- Science as Art 2019-20 Winners
- Science as Art 2018-19 Winners
- Science as Art 2017-18 Winners
- 2018 People's Choice Winner and Best Photo- Gregory Gicewicz Jr.
- 2018 Best Photo - Gregory Gicewicz, Jr
- 2018 Best Literary Art - Zoya Gurm
- 2018 Best Time-based Art - Jerry Arlen Jones
- 2018 Best Drawing/Illustration - Anna Ferguson
- 2018 Best Painting & Printmaking - Perry Stella O'Toole
- 2018 Best Three-Dimensional Art - Abrielle Cacciaglia
- 2018 Honorable Mention - Dylan Ma
- 2018 Honorable Mention - Hollyann Stewart
- 2018 Honorable Mention - Josiah Sherk
- 2018 Honorable Mention - Adrianna Kusmierczyk
- 2018 Grand Prize Winner - Anna Brooks and Joe Iovino
- Science as Art 2016-17 Winners
- Science as Art 2015-16 Winners
- Science as Art 2014-15 Winners
- Science as Art 2013-14 Winners
This piece examines interactions between two people through a series of chemical reactions. Within each reaction is a metaphor for the desire for stability, along with the give and take of a relationship. By using reactions to personify these experiences, there is a sense of inevitability to the flow of these emotions and relations.
The piece begins with a peptide bond formation reaction, the only reaction in this piece that indicates a sort of healthy relationship. This reaction, categorized by the images of fitting and folding, that clue to proteins, and by the idea of dehydrating, is ultimately a metaphor for sacrifices. By giving up small sacrifices– here the process of dehydrating– they are able to build a stabile bond and connect.
The next reaction represented is a Brønsted acid-base reaction. This reaction is used to show one side of the relationship giving and the other taking, similar to a hydrogen being passed from acid to base. The unreciprocated nature of this interaction– the acid will give and the base will take–manifests in an imbalance in the relationship described. The line “stability at the feet of loss” describes how, on a chemical level, an acid is better than the base at stabilizing the negative charge from the lost hydrogen, but on a human level how the continuous loss forces one to confront the state of loss so frequently that there is a stability within it.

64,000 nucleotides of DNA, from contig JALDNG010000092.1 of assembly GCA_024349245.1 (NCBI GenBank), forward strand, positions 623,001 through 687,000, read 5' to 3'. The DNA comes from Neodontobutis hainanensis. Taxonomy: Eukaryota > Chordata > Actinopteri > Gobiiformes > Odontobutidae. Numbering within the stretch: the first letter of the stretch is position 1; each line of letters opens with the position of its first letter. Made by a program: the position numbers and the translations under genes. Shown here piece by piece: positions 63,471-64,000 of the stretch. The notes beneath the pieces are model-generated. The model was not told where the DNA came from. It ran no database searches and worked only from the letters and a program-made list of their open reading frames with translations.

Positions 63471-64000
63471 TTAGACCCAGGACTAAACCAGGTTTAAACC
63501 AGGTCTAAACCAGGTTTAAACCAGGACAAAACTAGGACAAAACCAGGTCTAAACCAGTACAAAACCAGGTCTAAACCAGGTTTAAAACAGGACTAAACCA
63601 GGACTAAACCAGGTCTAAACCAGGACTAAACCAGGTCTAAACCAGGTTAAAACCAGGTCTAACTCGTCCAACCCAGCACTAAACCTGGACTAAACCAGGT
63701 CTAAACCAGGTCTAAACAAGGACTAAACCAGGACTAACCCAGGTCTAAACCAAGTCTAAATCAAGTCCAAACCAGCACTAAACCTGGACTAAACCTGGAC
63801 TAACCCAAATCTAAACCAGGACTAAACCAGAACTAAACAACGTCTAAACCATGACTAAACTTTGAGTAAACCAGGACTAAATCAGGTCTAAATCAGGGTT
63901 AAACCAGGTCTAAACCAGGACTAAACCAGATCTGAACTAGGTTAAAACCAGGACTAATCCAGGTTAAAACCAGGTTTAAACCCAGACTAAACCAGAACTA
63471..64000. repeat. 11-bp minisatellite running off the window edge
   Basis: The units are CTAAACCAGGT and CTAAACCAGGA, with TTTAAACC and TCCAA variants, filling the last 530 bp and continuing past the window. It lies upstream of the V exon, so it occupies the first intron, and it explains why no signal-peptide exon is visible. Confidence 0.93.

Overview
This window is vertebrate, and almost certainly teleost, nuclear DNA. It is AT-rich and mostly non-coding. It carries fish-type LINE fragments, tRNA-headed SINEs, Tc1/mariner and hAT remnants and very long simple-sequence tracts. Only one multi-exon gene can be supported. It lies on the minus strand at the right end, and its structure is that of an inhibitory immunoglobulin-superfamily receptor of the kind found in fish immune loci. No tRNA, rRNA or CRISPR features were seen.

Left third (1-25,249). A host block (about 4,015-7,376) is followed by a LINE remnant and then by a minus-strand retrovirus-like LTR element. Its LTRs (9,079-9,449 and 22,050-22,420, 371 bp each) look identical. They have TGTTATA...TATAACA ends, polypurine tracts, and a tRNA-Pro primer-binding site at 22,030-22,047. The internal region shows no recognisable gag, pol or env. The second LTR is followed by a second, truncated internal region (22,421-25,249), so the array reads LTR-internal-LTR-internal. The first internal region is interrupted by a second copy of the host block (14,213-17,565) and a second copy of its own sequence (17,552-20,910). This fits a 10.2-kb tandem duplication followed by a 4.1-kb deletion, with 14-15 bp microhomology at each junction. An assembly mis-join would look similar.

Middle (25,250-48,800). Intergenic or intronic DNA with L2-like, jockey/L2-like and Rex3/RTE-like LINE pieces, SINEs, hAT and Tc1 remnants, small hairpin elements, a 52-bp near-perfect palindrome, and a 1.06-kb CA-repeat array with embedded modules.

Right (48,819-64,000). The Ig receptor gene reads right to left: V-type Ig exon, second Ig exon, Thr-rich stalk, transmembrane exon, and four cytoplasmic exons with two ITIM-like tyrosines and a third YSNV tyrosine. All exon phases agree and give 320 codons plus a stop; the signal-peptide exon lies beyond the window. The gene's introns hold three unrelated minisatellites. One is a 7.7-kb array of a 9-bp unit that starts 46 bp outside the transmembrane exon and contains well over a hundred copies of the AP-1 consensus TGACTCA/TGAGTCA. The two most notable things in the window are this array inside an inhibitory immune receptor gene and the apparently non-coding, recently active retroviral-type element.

The next reaction is an elimination reaction, detailed in stanzas discussing leaving. The intrinsic capacity to leave represents what would be a good leaving group on a molecule, and the feelings of inevitability in this regressing relationship. The phrase “cased in negativity” refers to the leaving group’s capability to stabilize negative charges (or stabilize the act of leaving). The line “i’m twice held in place” refers to the formation of a double bond through the elimination, which disallows free bond rotation, thus leaves a feeling of entrapment at the loss.
Finally, the piece concludes with a discussion of spontaneity, referring to the ability of a reaction to proceed more towards products. The conditions, or reaction conditions, are disallowing for the spontaneity of this reaction. This image of putting reactants in without getting out enough of the products desired ultimately describes the emotional labor of putting in more than one is getting out of a relationship, the final cause and reaction for the relationship to end.
These reactions, through small cause-and-effect examinations of behaviors and patterns within a relationship, help examine disfunction in a logical way. The lines of the poem reflect this withdrawal from the situation in their shorter length and frequent punctuation. This approach to a situation ultimately results in swift, sharp conclusions, like the ending point of the piece.